4. Results and Discussion
Three designed control schemes were applied to the simulated gas pipeline network. To compare the controller’s performance, three experiments were performed. In these experiments, the controller’s responses to reject known disturbances were monitured. Known disturbances were consumption rate changes in controlled and uncontrolled nodes (nodes 2 to 12). Since the distances between uncontrolled nodes and controlled nodes were not much, the closedloop responses were approximately identical and responses of uncontrolled nodes were not shown. To decide which performance was the best, the Integral of the Square of the Error (ISE) for all nodes and the consumption of energy in compressor station were considered. In addition for safe gas distribution a minimum pressure must be guaranteed at all nodes. This minimum was selected equal to 590 bar. This means that the pressure of all nodes in all times must be greater than 590 bar.
In the first experiment, an increase of 60% was applied to the consumption rate of node 3 by a dynamic with the time constant of 1.38 hour. Figure 5 shows the controllers responses. As can be seen, the MPC controller rejected this disturbance quite effectively. Simple PI and selective PI had 9600% and 5700% more ISE than MPC, respectively. They also consumed more energy in compressor station, which was 105% for simple PI and 62% for selective PI more than the required energy for MPC. In addition, the overshoot, undershoot and the settling time in the case of using MPC is obviously lower than other schemes.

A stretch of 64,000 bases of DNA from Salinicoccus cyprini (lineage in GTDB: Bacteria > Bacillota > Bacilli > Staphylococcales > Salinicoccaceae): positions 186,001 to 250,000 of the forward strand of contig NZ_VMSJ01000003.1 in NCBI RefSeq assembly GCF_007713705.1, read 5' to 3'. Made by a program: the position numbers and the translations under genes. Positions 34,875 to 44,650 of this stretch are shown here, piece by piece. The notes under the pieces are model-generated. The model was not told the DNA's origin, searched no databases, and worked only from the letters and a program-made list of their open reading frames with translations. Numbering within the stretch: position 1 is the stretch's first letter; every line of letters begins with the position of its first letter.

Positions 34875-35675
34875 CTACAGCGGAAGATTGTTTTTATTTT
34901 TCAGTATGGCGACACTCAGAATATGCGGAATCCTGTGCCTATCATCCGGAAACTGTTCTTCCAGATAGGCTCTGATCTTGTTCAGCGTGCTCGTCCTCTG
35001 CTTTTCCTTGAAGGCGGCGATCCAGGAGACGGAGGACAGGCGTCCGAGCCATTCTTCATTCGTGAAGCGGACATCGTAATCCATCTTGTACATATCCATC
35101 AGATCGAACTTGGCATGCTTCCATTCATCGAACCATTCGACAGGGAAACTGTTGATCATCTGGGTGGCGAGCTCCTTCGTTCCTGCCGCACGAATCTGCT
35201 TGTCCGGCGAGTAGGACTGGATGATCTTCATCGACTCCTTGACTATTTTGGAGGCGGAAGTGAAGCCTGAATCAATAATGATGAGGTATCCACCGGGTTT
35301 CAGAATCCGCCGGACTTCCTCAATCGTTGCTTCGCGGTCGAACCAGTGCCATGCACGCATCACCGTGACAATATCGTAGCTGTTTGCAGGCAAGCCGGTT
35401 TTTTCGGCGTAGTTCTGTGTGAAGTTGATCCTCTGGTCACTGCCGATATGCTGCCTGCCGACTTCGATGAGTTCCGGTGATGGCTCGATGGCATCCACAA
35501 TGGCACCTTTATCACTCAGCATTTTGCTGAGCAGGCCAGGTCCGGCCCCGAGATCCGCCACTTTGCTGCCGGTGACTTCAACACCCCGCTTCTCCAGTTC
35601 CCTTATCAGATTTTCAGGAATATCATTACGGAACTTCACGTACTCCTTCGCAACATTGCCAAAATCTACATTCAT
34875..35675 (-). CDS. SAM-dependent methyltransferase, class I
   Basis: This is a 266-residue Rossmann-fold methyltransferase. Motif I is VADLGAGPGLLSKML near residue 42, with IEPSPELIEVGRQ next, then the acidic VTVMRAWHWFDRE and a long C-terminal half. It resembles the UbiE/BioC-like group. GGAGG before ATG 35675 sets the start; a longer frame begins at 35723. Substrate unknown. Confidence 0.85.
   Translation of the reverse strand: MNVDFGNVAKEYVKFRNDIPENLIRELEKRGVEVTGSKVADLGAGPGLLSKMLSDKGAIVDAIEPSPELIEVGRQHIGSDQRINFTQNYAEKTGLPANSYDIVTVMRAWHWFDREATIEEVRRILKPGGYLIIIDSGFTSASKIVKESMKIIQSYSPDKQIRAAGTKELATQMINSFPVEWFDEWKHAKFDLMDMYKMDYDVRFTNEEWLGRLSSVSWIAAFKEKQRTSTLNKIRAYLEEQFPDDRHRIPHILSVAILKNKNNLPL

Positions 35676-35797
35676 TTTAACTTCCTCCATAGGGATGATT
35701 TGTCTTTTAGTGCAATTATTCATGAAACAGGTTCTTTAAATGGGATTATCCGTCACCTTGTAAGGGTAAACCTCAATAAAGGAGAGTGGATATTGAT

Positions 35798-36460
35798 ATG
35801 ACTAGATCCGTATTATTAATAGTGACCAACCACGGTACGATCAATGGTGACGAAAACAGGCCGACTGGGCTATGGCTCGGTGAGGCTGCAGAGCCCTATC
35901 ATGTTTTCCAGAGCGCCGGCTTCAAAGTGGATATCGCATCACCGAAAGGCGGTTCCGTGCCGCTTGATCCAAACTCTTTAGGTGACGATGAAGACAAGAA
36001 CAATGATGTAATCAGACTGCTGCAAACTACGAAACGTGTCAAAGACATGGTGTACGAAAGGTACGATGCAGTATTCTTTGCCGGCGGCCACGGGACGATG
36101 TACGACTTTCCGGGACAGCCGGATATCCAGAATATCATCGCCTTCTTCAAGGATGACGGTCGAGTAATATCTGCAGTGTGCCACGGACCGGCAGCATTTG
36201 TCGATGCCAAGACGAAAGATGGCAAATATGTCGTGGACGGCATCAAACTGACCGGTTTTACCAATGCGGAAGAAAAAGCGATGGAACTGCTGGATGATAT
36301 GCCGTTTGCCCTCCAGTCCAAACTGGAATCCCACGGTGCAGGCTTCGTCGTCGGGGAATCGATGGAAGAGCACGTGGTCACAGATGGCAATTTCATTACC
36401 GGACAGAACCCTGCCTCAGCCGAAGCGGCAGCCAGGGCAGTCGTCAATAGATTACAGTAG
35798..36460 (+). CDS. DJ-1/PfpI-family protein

Figure 5. Node 3 Consumption Increased by 60%
In the second experiment, an increase of 60% was applied to the consumption rate of node 7 by a dynamic with the time constant of 1.38 hour. Figure 6 shows the controllers responses. As can be seen, the MPC controller has sligthly better performace than simple PI controller, the performance of selective PI controller was the worst case. Simple PI and selective PI had 37% and 209% more ISE than MPC, respectively. They also consumed more energy in compressor station which was 3% for simple PI and 20% for selective PI more than required the energy for MPC. In addition, the overshoot and undershoot in the case of using MPC was obviously lower than other schemes, but the settling time was almost higher than other schemes.